[Neoliberalism] has played a major role in a remarkable variety of crises: the financial meltdown of 2007‑8, the offshoring of wealth and power, of which the Panama Papers offer us merely a glimpse, the slow collapse of public health and education, resurgent child poverty, the epidemic of loneliness, the collapse of ecosystems, the rise of Donald Trump. But we respond to these crises as if they emerge in isolation, apparently unaware that they have all been either catalysed or exacerbated by the same coherent philosophy; a philosophy that has – or had – a name. What greater power can there be than to operate namelessly?

Except for ”the epidemic of loneliness” which is apparently to be blamed on tax rates being too low, Monbiot provides no links or documentation of the “resurgence” of child poverty, “the collapse of ecosystems” or the other ills listed. Child poverty is resurgent compared to when, exactly? Compared to the 19th century? That’s a laughable assertion, as is the idea that poverty is more grinding in Latin America today than it was 50 years ago before the free-marketers supposedly established their death grip worldwide. Ecosystems are collapsing because of neoliberal triumph in recent decades? Monbiot obviously isn’t aware of what the Cuyahoga River looked like 50 years ago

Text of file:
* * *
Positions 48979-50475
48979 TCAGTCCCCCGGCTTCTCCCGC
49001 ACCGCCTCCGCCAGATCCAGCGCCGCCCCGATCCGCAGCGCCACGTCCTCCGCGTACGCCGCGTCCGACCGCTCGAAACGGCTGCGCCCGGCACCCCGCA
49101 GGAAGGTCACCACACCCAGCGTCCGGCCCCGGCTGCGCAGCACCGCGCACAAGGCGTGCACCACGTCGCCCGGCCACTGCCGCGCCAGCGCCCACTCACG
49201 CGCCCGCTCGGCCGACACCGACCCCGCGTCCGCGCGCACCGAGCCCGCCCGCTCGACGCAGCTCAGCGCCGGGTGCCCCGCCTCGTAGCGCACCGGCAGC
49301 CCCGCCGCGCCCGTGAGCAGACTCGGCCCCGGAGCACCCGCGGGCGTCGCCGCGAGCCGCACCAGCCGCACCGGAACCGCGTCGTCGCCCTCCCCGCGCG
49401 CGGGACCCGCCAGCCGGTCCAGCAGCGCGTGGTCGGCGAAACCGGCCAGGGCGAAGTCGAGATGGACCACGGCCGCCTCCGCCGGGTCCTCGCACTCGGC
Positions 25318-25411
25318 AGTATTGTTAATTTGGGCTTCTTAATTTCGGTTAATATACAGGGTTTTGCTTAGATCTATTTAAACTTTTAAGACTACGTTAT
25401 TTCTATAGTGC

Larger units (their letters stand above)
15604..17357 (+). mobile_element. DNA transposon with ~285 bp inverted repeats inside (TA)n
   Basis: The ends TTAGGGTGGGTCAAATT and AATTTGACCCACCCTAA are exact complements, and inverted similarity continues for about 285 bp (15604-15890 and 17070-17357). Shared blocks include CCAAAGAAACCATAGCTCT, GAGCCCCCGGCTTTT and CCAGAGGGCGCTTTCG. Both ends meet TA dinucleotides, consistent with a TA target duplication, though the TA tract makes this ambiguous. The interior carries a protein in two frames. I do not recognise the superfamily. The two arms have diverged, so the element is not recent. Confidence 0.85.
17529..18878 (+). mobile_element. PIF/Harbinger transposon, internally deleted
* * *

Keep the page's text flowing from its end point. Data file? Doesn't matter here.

Indeed, reading Monbiot’s essay, I got the feeling that I had encountered the same thing somewhere else. And then I realized: Monbiot has the same world view and ideology as Pope Francis. The Francis view is relentlessly pessimistic and devoted to the idea that everything it getting worse everywhere all the time. Monbiot also apprently shares Francis’s unsupportable view that the world economy is primarily dominated by essentially unregulated markets. As I noted about Francis’s views in 2015: